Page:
Comic Book Review - Daredevil by Chip Zdarsky TPB Vol. 1: Know Fear (Zdarsky/Checchetto)

Daredevil by Chip Zdarsky TPB Vol. 1: Know Fear - Collecting Daredevil (2019) #1-5.

With his run on Daredevil, Chip Zdarsky has said that he wanted to lean into the dark and gritty tendencies of the character as opposed to a more lighthearted tone, which he has come to be known for from his work on titles such as Sex Criminals (which he drew), Howard the Duck, and Peter Parker: The Spectacular Spider-Man.  He has certainly achieved that goal in Know Fear, his first arc on everyone's favorite Hell's Kitchen resident.

This arc kicks off the latest volume of Daredevil (the sixth overall), and is a great place to jump on the book if you haven't paid attention to the character in recent years.  It picks up after the events of both Charles Soule's run that preceded it and the Man Without Fear: The Death of Daredevil mini-series by Jed MacKay (obviously Daredevil is not actually dead, but the mini does act as a nice bridge between the Soule and Zdarsky runs).  Zdarsky does a great job of introducing his story in a way that stands on its own just fine, making reference to the prior work and bringing the reader up to speed with recent occurrences in the life of Daredevil.

Daredevil (2019) #1 (Checchetto/Gho)

Matt Murdock is out of the hospital after the events of the Soule run/MacKay mini,  and is trying to get back to life as usual as Daredevil.  While out on patrol, Matt comes to the realization that he has not fully recovered and isn't as sharp as he should be physically or mentally.  He pushes on anyway, wanting the people of Hell's Kitchen to see that he has returned in hopes that it will act as a deterrent to the rise in criminal activity in his absence.  An altercation with three robbers goes south, culminating in the death of one of the criminals.  Now Daredevil finds himself wanted for murder and has big shot, by-the-book, transfer from Chicago, Detective Cole North after him.

Daredevil (2019) #1 (Checchetto/Gho)

There's a lot of great character work done by Zdarsky in these five issues.  We get some scenes from Matt's childhood that help inform how he became the man he did.  This may sound old hat to any longtime Daredevil readers, but the brilliant thing about it is that Zdarsky presents it with a fresh perspective so it works for both new readers and old.  Later in the arc, Matt comes to some startling realizations about himself and a number of his friends in the superhero community that causes him to question whether or not they are actually doing good.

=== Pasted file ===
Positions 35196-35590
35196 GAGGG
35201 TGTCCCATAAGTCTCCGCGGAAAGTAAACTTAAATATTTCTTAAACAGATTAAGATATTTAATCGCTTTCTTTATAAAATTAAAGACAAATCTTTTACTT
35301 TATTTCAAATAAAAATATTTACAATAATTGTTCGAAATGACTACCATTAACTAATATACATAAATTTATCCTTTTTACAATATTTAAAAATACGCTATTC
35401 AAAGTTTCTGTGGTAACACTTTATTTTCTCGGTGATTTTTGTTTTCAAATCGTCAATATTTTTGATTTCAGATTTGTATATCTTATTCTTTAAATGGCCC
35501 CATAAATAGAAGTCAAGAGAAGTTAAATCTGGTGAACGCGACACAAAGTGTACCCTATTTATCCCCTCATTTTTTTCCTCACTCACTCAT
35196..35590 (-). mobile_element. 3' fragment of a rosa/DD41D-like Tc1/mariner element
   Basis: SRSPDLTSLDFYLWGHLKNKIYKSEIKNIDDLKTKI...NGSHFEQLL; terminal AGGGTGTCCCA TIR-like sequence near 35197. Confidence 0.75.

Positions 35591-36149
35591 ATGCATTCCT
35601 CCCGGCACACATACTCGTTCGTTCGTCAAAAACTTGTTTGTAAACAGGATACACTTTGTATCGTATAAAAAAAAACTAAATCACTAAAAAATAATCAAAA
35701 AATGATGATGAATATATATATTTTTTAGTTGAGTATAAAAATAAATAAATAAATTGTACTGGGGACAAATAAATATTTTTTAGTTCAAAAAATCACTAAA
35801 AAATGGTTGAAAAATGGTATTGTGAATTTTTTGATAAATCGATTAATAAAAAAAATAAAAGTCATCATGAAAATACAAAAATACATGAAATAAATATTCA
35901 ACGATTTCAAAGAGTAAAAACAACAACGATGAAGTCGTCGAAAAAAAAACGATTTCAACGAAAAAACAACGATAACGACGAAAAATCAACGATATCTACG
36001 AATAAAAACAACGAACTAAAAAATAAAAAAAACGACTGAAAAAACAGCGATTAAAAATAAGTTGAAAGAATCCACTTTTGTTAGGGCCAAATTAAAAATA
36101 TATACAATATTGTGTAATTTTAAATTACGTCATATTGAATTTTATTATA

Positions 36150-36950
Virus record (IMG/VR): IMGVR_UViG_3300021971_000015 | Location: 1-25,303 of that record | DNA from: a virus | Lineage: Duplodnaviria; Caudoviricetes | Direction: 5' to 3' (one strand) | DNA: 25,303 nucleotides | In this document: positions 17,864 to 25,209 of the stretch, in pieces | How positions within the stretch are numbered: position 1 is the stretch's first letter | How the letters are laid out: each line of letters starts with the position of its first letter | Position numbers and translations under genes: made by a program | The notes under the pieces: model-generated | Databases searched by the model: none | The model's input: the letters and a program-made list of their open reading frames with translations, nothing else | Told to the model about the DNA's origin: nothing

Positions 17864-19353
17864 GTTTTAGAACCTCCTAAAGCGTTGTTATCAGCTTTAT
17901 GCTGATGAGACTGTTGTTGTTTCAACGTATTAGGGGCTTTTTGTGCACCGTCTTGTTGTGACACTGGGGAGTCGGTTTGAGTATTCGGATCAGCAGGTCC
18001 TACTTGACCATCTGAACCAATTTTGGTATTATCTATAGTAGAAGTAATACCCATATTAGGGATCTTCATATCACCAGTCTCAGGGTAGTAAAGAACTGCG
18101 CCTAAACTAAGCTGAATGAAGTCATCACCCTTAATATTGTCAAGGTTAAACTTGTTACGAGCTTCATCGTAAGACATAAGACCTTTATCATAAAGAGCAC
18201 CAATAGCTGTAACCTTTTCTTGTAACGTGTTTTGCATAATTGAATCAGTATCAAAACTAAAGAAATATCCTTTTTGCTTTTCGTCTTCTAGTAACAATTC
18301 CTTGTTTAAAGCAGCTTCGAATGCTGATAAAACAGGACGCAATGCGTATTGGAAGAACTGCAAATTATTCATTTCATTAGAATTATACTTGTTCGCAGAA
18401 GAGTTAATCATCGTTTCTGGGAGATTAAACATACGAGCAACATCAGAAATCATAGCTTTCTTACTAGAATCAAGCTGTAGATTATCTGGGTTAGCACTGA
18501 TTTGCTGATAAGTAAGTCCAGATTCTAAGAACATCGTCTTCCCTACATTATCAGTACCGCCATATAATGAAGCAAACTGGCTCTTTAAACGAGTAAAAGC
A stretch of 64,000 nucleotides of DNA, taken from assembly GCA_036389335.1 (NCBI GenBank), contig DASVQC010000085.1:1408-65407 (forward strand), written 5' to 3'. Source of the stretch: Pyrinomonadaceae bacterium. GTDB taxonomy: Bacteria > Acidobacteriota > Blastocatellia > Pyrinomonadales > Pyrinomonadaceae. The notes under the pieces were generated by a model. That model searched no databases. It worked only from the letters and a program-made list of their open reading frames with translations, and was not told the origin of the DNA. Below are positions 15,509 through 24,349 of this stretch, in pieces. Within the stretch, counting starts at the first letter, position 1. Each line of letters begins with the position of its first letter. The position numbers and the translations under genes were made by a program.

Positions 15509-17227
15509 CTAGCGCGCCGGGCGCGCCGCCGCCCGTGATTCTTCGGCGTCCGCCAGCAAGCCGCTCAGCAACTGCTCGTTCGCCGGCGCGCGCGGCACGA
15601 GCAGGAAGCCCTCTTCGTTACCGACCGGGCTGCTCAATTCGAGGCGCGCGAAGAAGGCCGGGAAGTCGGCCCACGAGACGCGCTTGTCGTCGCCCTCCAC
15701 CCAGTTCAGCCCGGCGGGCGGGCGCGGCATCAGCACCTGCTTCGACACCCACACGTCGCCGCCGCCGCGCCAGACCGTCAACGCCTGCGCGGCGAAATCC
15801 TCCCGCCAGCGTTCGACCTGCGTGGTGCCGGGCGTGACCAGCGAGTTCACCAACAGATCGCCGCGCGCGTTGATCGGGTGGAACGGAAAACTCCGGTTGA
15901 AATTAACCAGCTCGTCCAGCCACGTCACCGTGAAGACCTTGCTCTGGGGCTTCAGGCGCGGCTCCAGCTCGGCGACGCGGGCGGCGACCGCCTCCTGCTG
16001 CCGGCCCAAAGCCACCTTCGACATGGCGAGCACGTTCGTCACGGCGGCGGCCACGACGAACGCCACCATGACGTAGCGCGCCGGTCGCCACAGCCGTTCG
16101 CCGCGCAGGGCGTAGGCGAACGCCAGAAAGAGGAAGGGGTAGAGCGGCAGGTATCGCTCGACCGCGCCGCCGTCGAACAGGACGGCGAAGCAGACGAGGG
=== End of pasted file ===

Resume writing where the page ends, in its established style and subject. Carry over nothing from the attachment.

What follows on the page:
Daredevil (2019) #2 (Checchetto/Gho)

The art team on these issues is top notch, with pencils and inks by Marco Checchetto (long a personal favorite) and colors by Sunny Gho.  Checchetto may be familiar to Daredevil fans has he's had two short stints on the title previously.  One during the Shadowland era and another during Mark Waid's run when he penciled the The Omega Effect crossover with the Avenging Spider-Man and Punisher titles at the time.  Checchetto's style is perfect for street level characters as he can illustrate action scenes and facial expressions/emotion equally well.  He draws the fiercest Owl that I've ever seen (although he doesn't appear much in this arc).  Gho's colors for Know Fear do a great job of helping to set the tone visually.  The topographical-map-like depiction of Matt's radar sense (made popular by Paolo Rivera at the beginning of Waid's run) makes a return with this arc, and the way that Gho colors it really pops.  Covers for this run have been illustrated by Julian Totino Tedesco and have been both beautiful and relevant to the contents of each issue, which we all know doesn't always happen in the world of comics.  I also feel the need to mention that Clayton Cowles continues his long run lettering Daredevil (which has now passed fifty five issues).

*EDIT - having just listened to Ryan Stegman's interview of Chip Zdarsky, it turns out that Marco Checchetto has been coloring small details such as Matt's radar sense and eyes himself.  Cool little factoid, but Gho's coloring of the rest of the issues has still been great.

Daredevil (2019) #4 (Checchetto/Gho)

This collection is your typical Marvel trade paperback so there's very little in the way of extras.  It does included two pages at the end that collects thumbnail images of the variant covers for the issues included.  There's also a four page short story at the end of the first issue that was illustrated by Zdarsky that is a really cool breakdown of how a scene looks to the rest of the world versus how it appears to Matt due to his blindness and heightened senses.

Daredevil (2019) #5 (Checchetto/Gho)

Daredevil's modern history has been full of great runs.  Five issues is a bit early to anoint this run, but Chip has said that he has about three years worth of story outlined for Daredevil.  If what he has planned is even half as good as this first arc, we'll be in for a treat.  I for one cannot wait to see where things go from here.

Daredevil (2019) #1 (Zdarsky)


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